Also, FEMA, the Federal Emergency Management Agency, worked admirably during the Clinton administration. Under Bush, FEMA was “administered” by Brownie, some horse guy who “W” said was doing a heckuva job.

However, good church work does not let government off the hook. Taxpayers paid for helicopters of the Coast Guard, National Guard and other components of government. We expect government to appropriately use our resources that we paid for with our tax dollars to assist our citizens.

The same concept applies to all levels of government, like automobiles owned by the city of Schenectady — paid for by taxpayers. We expect our resources to be used to serve the public, the people who paid for them.

Andrew J. DiLiddo Jr.

Schenectady

Sch’dy County ahead of the FDA’s curve on BPA

As a mother, I was happy to read that the FDA finally decided to ban BPA in baby bottles and children’s drinking cups [July 18 Gazette].

It’s nice to see them take this stand to protect the health and well-being of our kids. The risk of future health issues related to BPA and kids has been around for years; it is unfortunate it took the FDA so long to do this. Who knows how many kids were exposed to this dangerous chemical while the FDA dragged its feet?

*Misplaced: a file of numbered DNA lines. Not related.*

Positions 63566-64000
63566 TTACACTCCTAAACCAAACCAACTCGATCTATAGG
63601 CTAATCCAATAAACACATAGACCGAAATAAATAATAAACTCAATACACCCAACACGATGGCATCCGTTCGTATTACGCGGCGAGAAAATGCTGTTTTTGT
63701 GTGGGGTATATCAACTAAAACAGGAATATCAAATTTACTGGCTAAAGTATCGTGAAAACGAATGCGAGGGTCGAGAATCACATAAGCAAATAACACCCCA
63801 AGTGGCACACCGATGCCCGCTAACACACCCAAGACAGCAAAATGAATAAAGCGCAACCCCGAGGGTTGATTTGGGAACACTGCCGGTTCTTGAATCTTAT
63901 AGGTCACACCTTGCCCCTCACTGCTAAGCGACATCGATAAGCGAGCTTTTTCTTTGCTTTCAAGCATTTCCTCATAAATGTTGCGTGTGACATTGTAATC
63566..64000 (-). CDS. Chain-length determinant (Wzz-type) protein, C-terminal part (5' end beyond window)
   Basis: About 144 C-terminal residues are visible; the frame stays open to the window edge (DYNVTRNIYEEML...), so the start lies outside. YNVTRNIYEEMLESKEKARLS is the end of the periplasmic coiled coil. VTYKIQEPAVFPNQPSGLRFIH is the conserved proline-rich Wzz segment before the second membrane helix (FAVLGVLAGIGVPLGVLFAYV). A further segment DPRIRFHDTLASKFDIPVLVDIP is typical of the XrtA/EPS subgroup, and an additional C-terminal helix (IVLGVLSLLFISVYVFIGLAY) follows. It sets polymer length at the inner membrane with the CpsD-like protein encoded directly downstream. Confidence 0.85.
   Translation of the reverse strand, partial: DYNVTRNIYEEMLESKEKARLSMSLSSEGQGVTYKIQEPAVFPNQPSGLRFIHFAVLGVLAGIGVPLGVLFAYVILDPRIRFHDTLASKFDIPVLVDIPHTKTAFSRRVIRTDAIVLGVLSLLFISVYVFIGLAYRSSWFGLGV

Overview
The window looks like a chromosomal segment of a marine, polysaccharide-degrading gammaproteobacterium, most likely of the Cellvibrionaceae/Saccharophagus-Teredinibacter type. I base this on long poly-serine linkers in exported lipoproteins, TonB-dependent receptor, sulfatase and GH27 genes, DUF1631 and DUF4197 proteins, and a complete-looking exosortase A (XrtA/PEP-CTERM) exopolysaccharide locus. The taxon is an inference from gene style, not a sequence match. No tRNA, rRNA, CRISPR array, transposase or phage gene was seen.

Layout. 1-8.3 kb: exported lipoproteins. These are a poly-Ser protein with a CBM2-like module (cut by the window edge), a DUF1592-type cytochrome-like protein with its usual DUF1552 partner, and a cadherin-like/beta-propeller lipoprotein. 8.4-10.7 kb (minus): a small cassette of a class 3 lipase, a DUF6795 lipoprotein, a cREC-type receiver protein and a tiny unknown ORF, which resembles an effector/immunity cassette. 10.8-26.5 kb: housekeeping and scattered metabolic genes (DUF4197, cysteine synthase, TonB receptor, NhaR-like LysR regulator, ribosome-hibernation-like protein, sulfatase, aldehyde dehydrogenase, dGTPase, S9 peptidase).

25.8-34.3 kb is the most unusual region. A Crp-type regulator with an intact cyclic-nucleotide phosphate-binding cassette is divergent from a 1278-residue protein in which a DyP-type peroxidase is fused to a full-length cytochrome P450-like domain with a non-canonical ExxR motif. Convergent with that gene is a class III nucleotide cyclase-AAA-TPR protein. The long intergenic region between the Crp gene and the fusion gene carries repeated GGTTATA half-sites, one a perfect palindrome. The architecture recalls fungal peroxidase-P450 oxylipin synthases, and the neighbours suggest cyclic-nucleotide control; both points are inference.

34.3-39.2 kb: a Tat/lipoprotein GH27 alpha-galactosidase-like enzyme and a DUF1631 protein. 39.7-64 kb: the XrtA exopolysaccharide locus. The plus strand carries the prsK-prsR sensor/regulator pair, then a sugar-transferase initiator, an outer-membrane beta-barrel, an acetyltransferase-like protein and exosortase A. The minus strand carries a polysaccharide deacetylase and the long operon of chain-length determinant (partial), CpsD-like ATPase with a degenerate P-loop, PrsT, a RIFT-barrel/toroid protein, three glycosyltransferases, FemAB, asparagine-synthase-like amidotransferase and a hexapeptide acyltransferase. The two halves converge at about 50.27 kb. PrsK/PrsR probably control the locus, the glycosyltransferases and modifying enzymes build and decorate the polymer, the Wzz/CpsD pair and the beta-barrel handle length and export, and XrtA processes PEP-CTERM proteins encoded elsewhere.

Luckily, Schenectady County hasn’t had to worry. Thanks to Legislators Brian Gordon and Angelo Santabarbara, the county banned BPA in baby bottles and children’s drinking cups in 2009. It is nice to see Schenectady County take a stand to protect our children well before the federal government.

That is how government is supposed to work: Local leaders saw an issue that could affect the health of children in their community, and did something about it.

Colleen Fitch

Schenectady

Free bus good way to keep peace in prisons

Re Eldean Johnson’s Aug. 20 letter on why we shouldn’t pay to bus inmates’ families with tax dollars:

Why should we pay correctional officers’ salaries and benefits in an over-bloated prison system?